Quintielie Thomas is the biological mother of three children and de facto mother for many more in her Roanoke Rapids neighborhood. In March of 2014, her life changed forever when she took in Tamika Carter-Norman, a 13-year-old with autism who lived down the street. “I had no obligation to take this girl in, but my heart just wouldn't let me see her go into the system,” Thomas said.
Since then, Thomas has worked to incorporate Tamika into her family and her household. Thomas said there have been challenges in raising Tamika, especially not “knowing how in-depth her autism is.” Overall, though, she said the experience has been positive, especially watching Tamika mature and improve her social skills.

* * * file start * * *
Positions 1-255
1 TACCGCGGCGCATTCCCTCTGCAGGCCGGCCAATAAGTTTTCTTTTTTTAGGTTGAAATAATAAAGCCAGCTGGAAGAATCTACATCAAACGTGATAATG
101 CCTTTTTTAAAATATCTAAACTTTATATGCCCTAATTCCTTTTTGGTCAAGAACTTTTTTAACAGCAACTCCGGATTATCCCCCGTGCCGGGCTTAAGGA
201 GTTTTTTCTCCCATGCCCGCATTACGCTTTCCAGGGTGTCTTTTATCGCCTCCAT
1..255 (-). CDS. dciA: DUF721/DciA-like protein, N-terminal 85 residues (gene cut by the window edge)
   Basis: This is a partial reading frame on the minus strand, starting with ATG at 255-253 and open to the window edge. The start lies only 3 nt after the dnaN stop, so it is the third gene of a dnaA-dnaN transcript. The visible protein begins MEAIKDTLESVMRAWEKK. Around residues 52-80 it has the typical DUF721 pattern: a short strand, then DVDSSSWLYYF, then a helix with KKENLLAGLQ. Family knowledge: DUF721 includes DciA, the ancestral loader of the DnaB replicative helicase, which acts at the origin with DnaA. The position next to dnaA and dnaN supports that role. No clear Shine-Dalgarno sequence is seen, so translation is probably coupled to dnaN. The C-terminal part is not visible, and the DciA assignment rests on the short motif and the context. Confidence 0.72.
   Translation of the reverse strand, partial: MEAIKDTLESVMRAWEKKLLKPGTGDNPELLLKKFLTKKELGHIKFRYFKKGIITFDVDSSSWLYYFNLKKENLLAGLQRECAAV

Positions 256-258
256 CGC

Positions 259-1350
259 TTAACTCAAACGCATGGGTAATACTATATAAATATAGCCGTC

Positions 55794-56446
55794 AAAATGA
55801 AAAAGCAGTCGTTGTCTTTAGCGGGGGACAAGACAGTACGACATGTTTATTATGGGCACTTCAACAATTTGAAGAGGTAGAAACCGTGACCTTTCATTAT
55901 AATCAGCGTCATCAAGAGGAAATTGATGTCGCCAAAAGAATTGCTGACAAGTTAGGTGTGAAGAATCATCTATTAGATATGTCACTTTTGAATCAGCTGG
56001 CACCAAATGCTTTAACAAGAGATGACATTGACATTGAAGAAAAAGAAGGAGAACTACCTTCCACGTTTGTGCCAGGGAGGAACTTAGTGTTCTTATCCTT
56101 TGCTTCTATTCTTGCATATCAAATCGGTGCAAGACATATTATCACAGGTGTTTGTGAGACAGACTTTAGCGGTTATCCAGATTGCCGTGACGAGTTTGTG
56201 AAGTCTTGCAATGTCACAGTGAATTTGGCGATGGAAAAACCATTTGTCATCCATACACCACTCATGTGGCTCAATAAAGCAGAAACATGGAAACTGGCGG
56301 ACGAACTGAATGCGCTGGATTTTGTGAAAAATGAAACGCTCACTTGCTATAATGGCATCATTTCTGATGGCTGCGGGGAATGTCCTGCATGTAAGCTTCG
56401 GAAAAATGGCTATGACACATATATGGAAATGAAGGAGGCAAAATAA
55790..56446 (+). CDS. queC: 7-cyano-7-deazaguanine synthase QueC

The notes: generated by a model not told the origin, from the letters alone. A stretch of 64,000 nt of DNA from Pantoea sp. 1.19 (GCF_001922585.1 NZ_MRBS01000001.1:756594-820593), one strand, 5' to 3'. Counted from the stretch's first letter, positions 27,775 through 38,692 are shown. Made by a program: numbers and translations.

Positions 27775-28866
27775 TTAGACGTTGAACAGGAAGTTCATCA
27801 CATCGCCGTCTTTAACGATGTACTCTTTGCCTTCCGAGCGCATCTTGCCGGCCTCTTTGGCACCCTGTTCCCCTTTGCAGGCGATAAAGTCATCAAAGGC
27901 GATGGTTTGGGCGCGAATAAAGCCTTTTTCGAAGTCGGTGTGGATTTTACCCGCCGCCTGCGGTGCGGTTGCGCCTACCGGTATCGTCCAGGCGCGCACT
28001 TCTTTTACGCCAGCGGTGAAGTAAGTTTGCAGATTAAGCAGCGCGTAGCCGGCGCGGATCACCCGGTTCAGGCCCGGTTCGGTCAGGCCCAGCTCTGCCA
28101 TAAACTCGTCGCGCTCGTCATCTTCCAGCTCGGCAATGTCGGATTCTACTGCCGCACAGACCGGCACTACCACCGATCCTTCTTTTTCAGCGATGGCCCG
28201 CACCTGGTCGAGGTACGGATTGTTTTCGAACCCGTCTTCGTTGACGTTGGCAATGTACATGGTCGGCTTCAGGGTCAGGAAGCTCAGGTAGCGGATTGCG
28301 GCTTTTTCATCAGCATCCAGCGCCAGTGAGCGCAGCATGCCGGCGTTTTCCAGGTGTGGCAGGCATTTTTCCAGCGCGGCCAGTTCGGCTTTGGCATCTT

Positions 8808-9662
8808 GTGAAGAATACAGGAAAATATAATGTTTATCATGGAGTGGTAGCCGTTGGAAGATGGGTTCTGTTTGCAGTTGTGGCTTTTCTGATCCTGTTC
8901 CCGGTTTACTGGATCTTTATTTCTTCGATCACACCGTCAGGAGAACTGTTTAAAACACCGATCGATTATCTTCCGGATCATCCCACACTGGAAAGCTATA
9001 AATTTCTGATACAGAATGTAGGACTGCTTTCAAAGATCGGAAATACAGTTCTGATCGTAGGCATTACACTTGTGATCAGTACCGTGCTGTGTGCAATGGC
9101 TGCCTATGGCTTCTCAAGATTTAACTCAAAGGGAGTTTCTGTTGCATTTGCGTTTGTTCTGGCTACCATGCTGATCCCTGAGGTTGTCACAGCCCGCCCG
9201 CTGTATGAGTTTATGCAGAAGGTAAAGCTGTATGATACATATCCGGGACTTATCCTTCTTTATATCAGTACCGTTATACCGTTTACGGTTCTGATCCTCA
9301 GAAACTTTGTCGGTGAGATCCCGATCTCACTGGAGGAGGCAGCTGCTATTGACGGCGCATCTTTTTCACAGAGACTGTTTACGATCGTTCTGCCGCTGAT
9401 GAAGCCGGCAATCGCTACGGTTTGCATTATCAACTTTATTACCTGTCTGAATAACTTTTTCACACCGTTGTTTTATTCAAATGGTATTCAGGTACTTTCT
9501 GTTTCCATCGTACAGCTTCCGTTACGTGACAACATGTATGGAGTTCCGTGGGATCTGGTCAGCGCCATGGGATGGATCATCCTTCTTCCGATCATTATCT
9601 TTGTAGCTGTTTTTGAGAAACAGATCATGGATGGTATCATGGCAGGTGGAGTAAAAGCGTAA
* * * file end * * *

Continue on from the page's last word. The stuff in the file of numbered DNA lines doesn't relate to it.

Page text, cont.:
One outcome of Tamika’s presence in the Thomas household has been a decrease in the amount of time Quintielie spends with her youngest daughter, De-Asia Thomas, who is 16. “The only person that I really think that it really hurt or affected was my daughter. She's the baby. She wants her time.”
De-Asia recently became pregnant. Quintielie said she feel’s partly responsible because of the decrease in time spent she with De-Asia. “I guess she was looking for attention too, you know? I carry the guilt for that,” she said. “I learned to manage my time between the both of them now. I hate that it had to take a situation like this to make me realize it but, again, we’re going to be alright.”